Shaolin Kung Fu in Henan Province

This weekend I visited a small Kung Fu school in Henan Province, Wusengyuan (武僧院). It usually isn’t open to visitors, but they made an exception for our tour group! At this school, students pay to take classes for up to three years, at which point they can be invited to stay at the school and continue learning the art of Shaolin Kung Fu.  The school becomes like a family, with the teacher knowing the names of all 200 students.  Although the average age is six or seven, the youngest student there was only three years old!

Sign for the school.

When we visited, there were various groups of students practicing basic skills, jumps and leaps, movements in groups, and even boxing.

Although there were students of many different levels, they really impressed me with some of the movements they could already perform.  One of my friends noted it included a lot of gymnastics, and I have to agree. Just look at how high some of them were jumping!

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With the group drills, there was always a student calling out the different movements, so I got a chance to brush up on my Chinese numbers 1- 10.


Although I’m sure it’s hard work, most of the students looked like they were really enjoying themselves.  In addition to learning kung fu, the students have to take lessons in all the normal school subjects as well. This means they only get one day off every two weeks.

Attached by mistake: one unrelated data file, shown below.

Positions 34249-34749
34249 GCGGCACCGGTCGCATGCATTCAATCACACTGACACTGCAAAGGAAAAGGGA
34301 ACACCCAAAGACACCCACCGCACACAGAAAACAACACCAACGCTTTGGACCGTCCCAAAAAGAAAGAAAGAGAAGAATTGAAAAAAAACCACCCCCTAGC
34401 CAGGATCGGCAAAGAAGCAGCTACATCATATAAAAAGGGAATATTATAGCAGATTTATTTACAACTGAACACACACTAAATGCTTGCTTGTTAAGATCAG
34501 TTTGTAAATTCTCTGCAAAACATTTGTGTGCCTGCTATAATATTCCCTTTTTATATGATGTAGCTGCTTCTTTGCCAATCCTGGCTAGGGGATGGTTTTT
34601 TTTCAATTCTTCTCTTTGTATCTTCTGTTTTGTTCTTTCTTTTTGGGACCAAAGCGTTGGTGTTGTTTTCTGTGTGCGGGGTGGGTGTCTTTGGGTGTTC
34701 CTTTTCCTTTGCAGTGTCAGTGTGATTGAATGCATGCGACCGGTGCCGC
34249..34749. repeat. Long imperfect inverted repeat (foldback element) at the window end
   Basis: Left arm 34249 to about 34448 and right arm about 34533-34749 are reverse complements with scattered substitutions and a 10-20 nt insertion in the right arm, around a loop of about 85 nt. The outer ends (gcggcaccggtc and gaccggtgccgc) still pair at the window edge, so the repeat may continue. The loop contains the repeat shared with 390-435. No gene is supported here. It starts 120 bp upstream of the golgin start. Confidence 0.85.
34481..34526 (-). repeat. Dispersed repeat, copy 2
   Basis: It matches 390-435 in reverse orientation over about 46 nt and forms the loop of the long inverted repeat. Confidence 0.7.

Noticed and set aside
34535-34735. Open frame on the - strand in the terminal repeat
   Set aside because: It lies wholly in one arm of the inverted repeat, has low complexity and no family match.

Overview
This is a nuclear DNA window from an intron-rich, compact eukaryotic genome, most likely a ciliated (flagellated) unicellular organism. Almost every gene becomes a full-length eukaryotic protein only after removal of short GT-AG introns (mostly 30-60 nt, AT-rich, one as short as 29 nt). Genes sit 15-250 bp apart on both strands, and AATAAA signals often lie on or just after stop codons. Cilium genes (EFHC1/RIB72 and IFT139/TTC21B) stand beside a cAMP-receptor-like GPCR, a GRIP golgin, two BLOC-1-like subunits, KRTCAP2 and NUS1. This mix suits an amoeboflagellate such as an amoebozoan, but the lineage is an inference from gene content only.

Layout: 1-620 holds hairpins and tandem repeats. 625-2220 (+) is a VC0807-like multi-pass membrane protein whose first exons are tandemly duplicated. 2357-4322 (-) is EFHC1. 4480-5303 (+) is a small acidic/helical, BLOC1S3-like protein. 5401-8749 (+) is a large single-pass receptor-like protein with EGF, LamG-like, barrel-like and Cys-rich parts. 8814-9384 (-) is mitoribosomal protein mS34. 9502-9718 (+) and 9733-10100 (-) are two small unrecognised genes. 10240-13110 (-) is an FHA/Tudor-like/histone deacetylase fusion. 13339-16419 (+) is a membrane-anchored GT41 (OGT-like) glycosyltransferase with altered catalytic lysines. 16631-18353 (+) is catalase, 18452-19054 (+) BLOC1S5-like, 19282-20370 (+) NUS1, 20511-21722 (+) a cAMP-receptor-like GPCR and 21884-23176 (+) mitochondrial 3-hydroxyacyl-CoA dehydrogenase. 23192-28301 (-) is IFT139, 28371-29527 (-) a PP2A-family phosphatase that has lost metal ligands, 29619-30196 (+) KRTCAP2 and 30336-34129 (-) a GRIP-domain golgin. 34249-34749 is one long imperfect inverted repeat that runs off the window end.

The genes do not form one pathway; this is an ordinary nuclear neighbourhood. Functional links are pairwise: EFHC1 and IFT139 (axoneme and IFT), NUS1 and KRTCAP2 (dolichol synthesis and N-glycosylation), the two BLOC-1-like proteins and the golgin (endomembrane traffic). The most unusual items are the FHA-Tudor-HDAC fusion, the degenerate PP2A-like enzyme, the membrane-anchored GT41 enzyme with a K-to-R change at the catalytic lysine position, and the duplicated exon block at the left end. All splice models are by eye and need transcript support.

My question was, how do they determine who has to be the one to get jumped over? 🙂


In addition the tumbling, the older students were also practicing boxing, breaking bricks with their hands, and training with wooden posts to practice their hand attacks.  It was really fascinating to see all the different areas of the school, and the variety of lessons they were learning.

The school itself was set in a gorgeous mountain area, which is probably much cooler in the summer than Beijing!  There were many paintings all over the walls.

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Just when we thought our visit was concluding, the teacher decided to give some  challenges to some of the more advanced students.  This included breaking bricks with their hands. The student below has only been studying at the school for one year.

The teacher explained to us that the students have the option of becoming monks once they go through the school. It was clear to us that he leads this school because he loves Kung Fu. He also showed us what it really means to be a kung fu master. He brought over a long piece of iron, and when my tour guide said that it was for breaking over the head, I was a little dubious. And then he did this:

We probably spent a couple of hours at the school, and I was very thankful they allowed us to visit and watch their practices.  It was really interesting to get a glimpse of what it might be like to be at full-time kung fu school, and the skill of the students was really impressive.  Thank you to all the students and the teacher for allowing us to visit, and thank you to China Culture Center for organizing the trip!